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What should baseball do?
The outbreak of COVID-19 virus or coronavirus has been officially declared a global “pandemic” by the World Health Organization, having spread to 114 countries including the United States. Over 120,000 worldwide have contracted the disease with over 4,000 deaths. China, South Korea, Italy, and Iran have been hit the hardest so far, but the United States is starting to feel the effects as well with over 1,000 known cases and 32 deaths, with Seattle, New York, and San Francisco among the hardest-hit areas so far.
The outbreak has caused conferences, concerts, parades, and other major gatherings to be cancelled as health officials try to prevent the spread of the disease. Among the major events cancelled or postponed over health concerns include SXSW in Austin, the Coachella music festival, the Chicago St. Patrick’s Day parade, and the Houston Livestock Rodeo.
Of course, some of the largest gatherings of people are for sports. The city of San Francisco has temporarily banned all gatherings of 1,000 people or more, meaning the NBA’s Golden State Warriors will have to play games without fans. Seattle has issued a similar ban for gatherings of 250 people or more, meaning the MLS Sounders and the XFL Dragons will have to consider playing in an empty stadium or consider moving their games. Ohio Governor Mike DeWine is also expected to ban gatherings for major events, which will impact the NBA’s Cavaliers, the NHL’s Blue Jackets, and NCAA tournament games scheduled to take place in Dayton and Cleveland in the next two weeks.
(9:17 p.m. update: The NBA has suspended its season)
But it won’t be just tournament games in Ohio without fans, as this afternoon the NCAA has made the unprecedented decision to close the entire national tournament to spectators. Some conference tournaments have already made similar decisions for their tournaments this weekend (update: the Big XII tournament will not have fans beginning on Thursday), and the Ivy League went ahead and cancelled their conference tournament.
— Joseph Salvador (@JosephSalvador_) March 11, 2020
So far, the only steps MLB has taken has been to temporarily prohibit media access to the clubhouse and some teams have taken steps to limit human-to-human contact when players sign autographs for fans. But with baseball season scheduled to start in just two weeks, MLB will have to make some difficult decisions on how to proceed. Teams could play games with no fans, as Italian soccer clubs did before the league suspended the season. The Orioles hosted a game with no fans in 2015 after civil unrest following the death of Freddie Gray. However there are concerns about having players travel to cities with outbreaks, even without fans present. And some players have protested the idea.
Logging on for this tidbit: IMO.. I don’t want to play in any empty stadiums. Fans are one of the BEST parts about this game. I hope everyone stays safe but damn, NO FANS!?!? I want to hear the roar of MMP & even the boos that will come. I’m out! Blessings ⚡️
— Lance McCullers Jr. (@LMcCullers43) March 11, 2020
MLB could also consider moving games in cities with outbreaks to areas without any reported cases. Already there are discussions to relocate Mariners regular season games to their spring training facility in Peoria, Arizona. If bans on gathering in San Francisco and Ohio are still in place by the start of the season, the Giants, Reds, and Indians may have to consider alternate game sites as well. The Royals are scheduled to begin the season in Chicago. There have been 25 confirmed cases of coronavirus in Illinois, most of them in the Chicago area, including a downtown worker. There has also been one reported case in Kansas, in the Kansas City area.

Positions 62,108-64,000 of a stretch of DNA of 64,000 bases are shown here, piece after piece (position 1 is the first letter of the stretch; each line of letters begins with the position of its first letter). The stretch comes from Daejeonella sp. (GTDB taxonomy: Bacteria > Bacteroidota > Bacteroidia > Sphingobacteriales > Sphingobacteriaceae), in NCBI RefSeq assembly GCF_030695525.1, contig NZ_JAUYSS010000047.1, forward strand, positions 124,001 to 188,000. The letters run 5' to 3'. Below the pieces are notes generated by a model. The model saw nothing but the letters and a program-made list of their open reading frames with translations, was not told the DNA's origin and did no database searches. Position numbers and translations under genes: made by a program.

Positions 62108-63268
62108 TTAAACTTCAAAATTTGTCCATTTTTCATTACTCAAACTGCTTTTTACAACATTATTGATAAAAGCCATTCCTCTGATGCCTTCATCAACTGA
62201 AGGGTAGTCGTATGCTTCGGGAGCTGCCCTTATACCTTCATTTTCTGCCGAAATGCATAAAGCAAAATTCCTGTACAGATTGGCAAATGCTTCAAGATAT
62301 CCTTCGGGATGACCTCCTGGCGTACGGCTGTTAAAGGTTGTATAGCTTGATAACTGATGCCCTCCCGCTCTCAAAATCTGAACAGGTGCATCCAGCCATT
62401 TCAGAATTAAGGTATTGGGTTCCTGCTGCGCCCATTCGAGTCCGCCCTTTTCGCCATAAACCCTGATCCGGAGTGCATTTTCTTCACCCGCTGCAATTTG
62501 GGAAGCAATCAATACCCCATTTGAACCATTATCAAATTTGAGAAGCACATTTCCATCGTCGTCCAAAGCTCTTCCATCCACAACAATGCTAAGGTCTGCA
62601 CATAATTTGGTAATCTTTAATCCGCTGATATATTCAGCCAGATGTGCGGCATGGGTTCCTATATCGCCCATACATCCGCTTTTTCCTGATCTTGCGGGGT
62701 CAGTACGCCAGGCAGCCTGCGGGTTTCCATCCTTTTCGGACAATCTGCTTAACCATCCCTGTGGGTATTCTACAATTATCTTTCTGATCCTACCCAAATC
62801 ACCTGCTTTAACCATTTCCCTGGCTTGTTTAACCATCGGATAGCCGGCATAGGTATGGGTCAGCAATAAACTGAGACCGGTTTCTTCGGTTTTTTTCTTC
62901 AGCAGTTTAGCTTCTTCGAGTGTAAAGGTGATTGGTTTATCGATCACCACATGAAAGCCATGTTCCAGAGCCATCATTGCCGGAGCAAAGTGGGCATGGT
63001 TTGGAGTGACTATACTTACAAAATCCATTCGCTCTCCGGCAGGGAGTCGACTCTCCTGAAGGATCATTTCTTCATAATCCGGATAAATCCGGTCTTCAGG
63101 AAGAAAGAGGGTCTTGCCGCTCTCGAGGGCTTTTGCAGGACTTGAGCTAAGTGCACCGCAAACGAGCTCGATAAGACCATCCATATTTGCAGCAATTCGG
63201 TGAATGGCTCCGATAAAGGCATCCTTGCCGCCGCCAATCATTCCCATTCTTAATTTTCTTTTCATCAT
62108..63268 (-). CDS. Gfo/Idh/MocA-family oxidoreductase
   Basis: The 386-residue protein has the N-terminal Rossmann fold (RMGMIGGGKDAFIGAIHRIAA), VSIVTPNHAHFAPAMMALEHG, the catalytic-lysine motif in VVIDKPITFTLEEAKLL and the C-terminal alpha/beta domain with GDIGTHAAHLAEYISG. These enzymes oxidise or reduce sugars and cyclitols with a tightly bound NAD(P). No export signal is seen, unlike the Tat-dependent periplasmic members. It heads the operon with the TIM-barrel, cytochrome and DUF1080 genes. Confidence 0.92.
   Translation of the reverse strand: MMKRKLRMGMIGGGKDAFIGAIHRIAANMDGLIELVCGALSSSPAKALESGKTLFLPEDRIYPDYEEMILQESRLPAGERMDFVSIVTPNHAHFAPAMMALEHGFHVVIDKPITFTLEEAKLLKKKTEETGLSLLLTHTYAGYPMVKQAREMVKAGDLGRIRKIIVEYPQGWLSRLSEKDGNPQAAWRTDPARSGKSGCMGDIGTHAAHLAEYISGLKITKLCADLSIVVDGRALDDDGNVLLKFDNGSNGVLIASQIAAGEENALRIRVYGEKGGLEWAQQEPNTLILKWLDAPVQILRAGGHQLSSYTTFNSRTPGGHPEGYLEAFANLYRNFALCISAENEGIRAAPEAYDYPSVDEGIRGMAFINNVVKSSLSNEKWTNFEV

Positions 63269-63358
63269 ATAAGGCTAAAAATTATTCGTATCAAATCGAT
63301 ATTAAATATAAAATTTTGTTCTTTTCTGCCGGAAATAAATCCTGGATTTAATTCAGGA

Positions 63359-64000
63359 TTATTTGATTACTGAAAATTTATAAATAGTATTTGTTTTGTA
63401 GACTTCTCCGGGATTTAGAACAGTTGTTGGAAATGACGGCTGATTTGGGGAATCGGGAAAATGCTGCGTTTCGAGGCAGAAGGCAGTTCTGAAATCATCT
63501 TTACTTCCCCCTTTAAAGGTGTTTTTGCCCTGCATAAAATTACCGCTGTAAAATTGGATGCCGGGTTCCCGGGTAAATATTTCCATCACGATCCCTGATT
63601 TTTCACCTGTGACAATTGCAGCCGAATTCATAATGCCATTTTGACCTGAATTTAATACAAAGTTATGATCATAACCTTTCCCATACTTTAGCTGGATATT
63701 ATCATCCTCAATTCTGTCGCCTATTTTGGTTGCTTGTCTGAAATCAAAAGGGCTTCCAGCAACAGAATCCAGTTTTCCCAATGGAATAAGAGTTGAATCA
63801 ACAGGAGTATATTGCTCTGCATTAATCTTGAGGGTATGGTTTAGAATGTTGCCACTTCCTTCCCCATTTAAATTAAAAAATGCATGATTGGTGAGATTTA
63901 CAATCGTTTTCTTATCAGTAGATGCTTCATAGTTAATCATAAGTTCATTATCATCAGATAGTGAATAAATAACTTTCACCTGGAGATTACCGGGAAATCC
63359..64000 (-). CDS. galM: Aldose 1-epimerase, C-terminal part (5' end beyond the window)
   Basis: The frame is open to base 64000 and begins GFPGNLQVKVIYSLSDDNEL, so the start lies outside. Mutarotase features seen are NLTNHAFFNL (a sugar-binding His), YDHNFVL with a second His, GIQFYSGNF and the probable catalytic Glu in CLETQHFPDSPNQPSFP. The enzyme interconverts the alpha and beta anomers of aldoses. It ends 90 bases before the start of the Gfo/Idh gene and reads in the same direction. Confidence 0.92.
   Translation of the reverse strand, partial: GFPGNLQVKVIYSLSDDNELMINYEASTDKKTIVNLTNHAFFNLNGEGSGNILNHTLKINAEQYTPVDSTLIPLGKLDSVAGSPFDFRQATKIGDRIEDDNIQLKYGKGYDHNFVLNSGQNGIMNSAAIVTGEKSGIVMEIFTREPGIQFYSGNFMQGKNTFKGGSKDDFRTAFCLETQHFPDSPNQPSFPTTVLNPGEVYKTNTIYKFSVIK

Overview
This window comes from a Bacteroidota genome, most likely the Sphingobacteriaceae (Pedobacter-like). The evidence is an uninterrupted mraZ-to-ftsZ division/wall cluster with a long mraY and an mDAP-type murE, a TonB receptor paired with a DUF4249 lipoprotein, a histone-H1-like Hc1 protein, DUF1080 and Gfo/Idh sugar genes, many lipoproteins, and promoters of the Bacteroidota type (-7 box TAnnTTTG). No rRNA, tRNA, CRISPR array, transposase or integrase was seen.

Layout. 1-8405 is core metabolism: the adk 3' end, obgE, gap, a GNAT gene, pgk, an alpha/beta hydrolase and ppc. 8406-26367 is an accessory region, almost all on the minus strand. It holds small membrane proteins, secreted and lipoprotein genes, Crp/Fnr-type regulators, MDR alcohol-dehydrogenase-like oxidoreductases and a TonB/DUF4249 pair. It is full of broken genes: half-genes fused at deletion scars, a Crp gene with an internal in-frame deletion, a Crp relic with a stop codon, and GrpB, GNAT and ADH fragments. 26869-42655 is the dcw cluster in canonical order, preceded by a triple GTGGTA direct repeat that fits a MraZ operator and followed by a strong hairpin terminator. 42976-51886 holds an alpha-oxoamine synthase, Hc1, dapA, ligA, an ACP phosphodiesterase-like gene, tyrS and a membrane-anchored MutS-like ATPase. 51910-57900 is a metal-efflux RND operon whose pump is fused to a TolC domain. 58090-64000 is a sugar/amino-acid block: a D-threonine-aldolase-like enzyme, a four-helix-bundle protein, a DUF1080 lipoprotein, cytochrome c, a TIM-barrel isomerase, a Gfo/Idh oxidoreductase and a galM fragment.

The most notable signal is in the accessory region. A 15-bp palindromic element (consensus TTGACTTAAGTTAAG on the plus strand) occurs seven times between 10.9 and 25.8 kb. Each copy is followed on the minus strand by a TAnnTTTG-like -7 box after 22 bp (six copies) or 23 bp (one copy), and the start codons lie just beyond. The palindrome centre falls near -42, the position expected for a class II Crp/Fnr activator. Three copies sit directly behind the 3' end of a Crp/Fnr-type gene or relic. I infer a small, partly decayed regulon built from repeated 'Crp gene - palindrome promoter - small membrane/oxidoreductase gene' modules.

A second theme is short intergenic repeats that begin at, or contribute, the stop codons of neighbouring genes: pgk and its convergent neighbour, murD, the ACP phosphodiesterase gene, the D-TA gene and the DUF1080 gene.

MLB could also consider delaying the start of the season altogether, as leagues in Japan and Korea have already done. Rescheduling games would be a logistical nightmare, and more likely they would have to cancel games and shorten the season, which would present a host of problems with TV contracts and player contracts.
The big concerns with these gatherings is the spread of the virus. The number of known cases around the world has grown exponentially. The best way to combat further spread is “social distancing”, or avoiding person-to-person contact as much as possible. That, along with mass screenings and mass testings, have made an impact to stem the viral spread in South Korea, but it has also come at great economic impact.
While some 80 percent of the population will only experience mild symptoms or no symptoms at all with coronavirus, those with underlying health problems or immuno-compromised populations like the elderly could be at a much higher risk of death. The mortality rate of coronavirus is estimated at around three percent, ten times more lethal than the seasonal flu. There is no known cure and no vaccine for coronavirus.
Having a viral pandemic will also place a great strain on hospitals and supply chains, as medical professional will have to stretch personnel and resources to cope with the number of people that need to be treated. Already in Italy, hospitals are having to make difficult decisions on who can get care. The sooner the U.S. can “flatten the curve”, the better it can avoid reaching a crisis point in the health care system.
Sports are a great diversion from the more serious problems in the world, but we also have to recognize their priority should be secondary to public health. Right now, baseball has time to explore options for all contingencies. But the United States will need to get out in front of this disease quickly before its options become more limited.
You can monitor coronavirus updates and receive guidance from the CDC here. And remember to wash your hands!
What do you think baseball should do about the upcoming season?